As we contemplate the implications of the election, we seek answers via social media and the Internet. That is akin to instructing a murderer to investigate his own crime. Technology has given us so much, but its dark side is that it has also flattened us out, trapping us in an echo chamber that obliterates the past and disparages opposing points of view.
Like Homer Simpson said of alcohol, the Internet is both the cause and solution to all of our problems. There is a reason it is called the World Wide Web and not the World Deep one. In places, it is baby-pool shallow. Worthwhile books and fascinating people have faded into oblivion, barely covered online. For the Nick Harvill Libraries blog that is an opportunity. I write and post articles that rank high in search results because they are the most in-depth treatment of a particular subject matter online.
Books are not perfect, but in their sum-total, they come close. They are pieces of an infinite and ever-changing puzzle. We must constantly resist the all-too human temptation to arrogantly decide where a puzzle piece ought to go and proceed to hammer it into place. Just as tempting, particularly for nonreaders, is to see the puzzle as complete with only a few inadequate pieces. [Cable news + religious dogma = not much of anything.]
That does not mean we all have to be of the intelligentsia. Diana Vreeland declared, “If we have an intellectual working for Vogue, he’s running the elevator!” I get the sentiment. Pure academic theorizing, untethered to how we actually live, comes with its own set of worries. Correlating literature with our own experiences, however, is one of life’s great pleasures—it connects us to both the present and the past and softens the loneliness intrinsic to the human condition.
Books enable us to see the temporal world in its proper perspective. It is a lesson so easy to forget that it must be constantly relearned. Everything is transitory. Ying becomes yang. Chanel liberates woman from her corset only for Dior ensnare her in it once again. Yippies become yuppies and join the Reagan Revolution. A president of exquisite gentility is replaced by his opposite.
Time despises entropy, and it is inevitable that good will revert to bad. It is only in the long arc of history that we see progress. Do not despair. Take comfort in the words of that unwittingly wise woman, Little Edie Beale. “How tragic and how glorious is the passing of time!”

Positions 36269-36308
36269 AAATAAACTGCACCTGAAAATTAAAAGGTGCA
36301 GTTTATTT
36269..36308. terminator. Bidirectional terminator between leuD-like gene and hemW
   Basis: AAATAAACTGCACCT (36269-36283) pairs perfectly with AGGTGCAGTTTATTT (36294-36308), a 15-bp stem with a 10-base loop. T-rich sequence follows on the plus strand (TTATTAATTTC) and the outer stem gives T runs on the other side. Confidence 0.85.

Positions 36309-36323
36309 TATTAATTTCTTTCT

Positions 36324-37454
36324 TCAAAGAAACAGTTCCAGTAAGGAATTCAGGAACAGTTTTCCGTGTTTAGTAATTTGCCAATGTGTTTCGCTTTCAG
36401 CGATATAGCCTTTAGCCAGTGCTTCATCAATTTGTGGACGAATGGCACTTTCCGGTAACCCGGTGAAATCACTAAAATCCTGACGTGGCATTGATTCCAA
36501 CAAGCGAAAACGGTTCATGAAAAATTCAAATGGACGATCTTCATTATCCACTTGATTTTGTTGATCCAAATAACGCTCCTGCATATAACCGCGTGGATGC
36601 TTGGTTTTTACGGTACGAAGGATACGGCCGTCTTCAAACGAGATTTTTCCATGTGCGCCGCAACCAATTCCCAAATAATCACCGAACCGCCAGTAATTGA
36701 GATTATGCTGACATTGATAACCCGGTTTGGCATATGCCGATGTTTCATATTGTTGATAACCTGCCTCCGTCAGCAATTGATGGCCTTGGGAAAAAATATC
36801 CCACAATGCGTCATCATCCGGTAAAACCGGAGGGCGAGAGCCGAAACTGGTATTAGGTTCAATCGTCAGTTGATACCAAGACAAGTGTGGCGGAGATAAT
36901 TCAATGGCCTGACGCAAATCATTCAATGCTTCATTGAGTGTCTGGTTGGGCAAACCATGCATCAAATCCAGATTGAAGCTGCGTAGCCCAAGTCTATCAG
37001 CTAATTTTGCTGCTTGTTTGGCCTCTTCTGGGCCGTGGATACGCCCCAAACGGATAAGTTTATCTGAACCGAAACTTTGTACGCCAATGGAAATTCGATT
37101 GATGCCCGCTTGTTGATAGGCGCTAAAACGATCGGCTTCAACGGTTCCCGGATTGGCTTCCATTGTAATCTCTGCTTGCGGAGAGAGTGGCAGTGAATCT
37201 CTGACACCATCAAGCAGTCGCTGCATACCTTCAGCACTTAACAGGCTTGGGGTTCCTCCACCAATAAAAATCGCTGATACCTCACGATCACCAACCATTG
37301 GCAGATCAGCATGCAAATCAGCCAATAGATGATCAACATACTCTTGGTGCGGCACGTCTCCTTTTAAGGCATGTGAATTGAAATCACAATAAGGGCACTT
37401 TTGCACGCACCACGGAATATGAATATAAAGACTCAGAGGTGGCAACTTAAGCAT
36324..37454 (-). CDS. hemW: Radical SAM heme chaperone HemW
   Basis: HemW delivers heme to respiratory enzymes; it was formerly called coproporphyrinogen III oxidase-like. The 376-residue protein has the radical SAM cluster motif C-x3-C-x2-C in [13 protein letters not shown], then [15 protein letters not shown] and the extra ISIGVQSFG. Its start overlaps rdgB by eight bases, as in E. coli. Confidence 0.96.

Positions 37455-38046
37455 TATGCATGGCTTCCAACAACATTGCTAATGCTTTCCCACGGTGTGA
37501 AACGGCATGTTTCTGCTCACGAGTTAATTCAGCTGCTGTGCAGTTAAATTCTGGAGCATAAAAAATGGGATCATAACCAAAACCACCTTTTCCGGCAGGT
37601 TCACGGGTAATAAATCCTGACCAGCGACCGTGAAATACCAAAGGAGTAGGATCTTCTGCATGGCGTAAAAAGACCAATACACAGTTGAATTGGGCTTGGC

“Is it possible to get to the top of the greasy pole without intrigue, or guile? It almost seems as if in this case the answer may be yes.”
Lady Diana Mosley on Ronald Reagan, via The Pursuit of Laughter
Ronald Reagan joked of the Republican Party, “Sometimes our right hand doesn't know what our far right hand is doing.” However, that is not entirely true. Someone in his camp—someone quite close to him, in fact—made it her business to know such things. That person was his wife Nancy. If indeed the President did ascend a greasy pole unsullied, it is obvious on whose shoulders he stood to get there.
Her husband’s legacy was always Nancy Reagan’s top priority. It surpassed any concern she had for her own approval rating. As Thomas Mallon’s fascinating (and worthwhile) novel Finale proposes, Nancy Reagan worked tirelessly behind the scenes against the hardliners in her husband’s administration. She wanted peace to be his legacy. In Finale, and perhaps in real life, it is Nancy Reagan who tipped the scales in favor of a pact with the Soviet Union.
Consider her maneuver at the 1987 state dinner for Mikhail and Raisa Gorbachev. Mrs. Regan paid careful attention to the political implications of the seating chart. According to then-White House Social Secretary Gahl Hodges Burt, Mrs. Reagan purposefully sat United Nations Ambassador Jeanne Kirkpatrick to Reagan’s right. The reactionary Kirkpatrick was a staunch foe of detente. To the Soviets, her presence at President Reagan’s side was “a visible sign of the country’s unity” in favor of the treaty. [via Entertaining at the White House with Nancy Reagan]
Though not apparent at the time, the treaty and state dinner ushered in an era of relative tranquility in a turbulent world. Even though its significance is best appreciated in retrospect, the state dinner was nevertheless a hot ticket in Washington. It was one of those evenings in which luminaries actively campaigned for invitations and made excuses to leave town if not included. The event was easily the most talked-about event since the 1985 dinner for the Prince and Princess of Wales (and of greater significance to history).
Image Credit: Entertaining at the White House with Nancy Reagan
"The President turned to me and asked: 'Is that a Givenchy you're wearing?'"
Princess Grace of Monaco, 1965, via the John F. Kennedy Presidential Library and Museum
The photograph of Princess Grace visiting the White House was taken during an informal luncheon in the Kennedys' private rooms. For an audio recording of Princess Grace's recollection of that day, check out this nifty animation at Blank on Blank.
Jacqueline Kennedy and Princess Grace's paths would cross again. As Mrs. Aristotle Onassis, Jacqueline was connected to Monaco by her new husband's business ties to the principality. When Onassis died and Jacqueline became a book editor, one of her early projects was the Princess Grace-authored My Book of Flowers, a rare signed copy of which is currently available via Nick Harvill Libraries.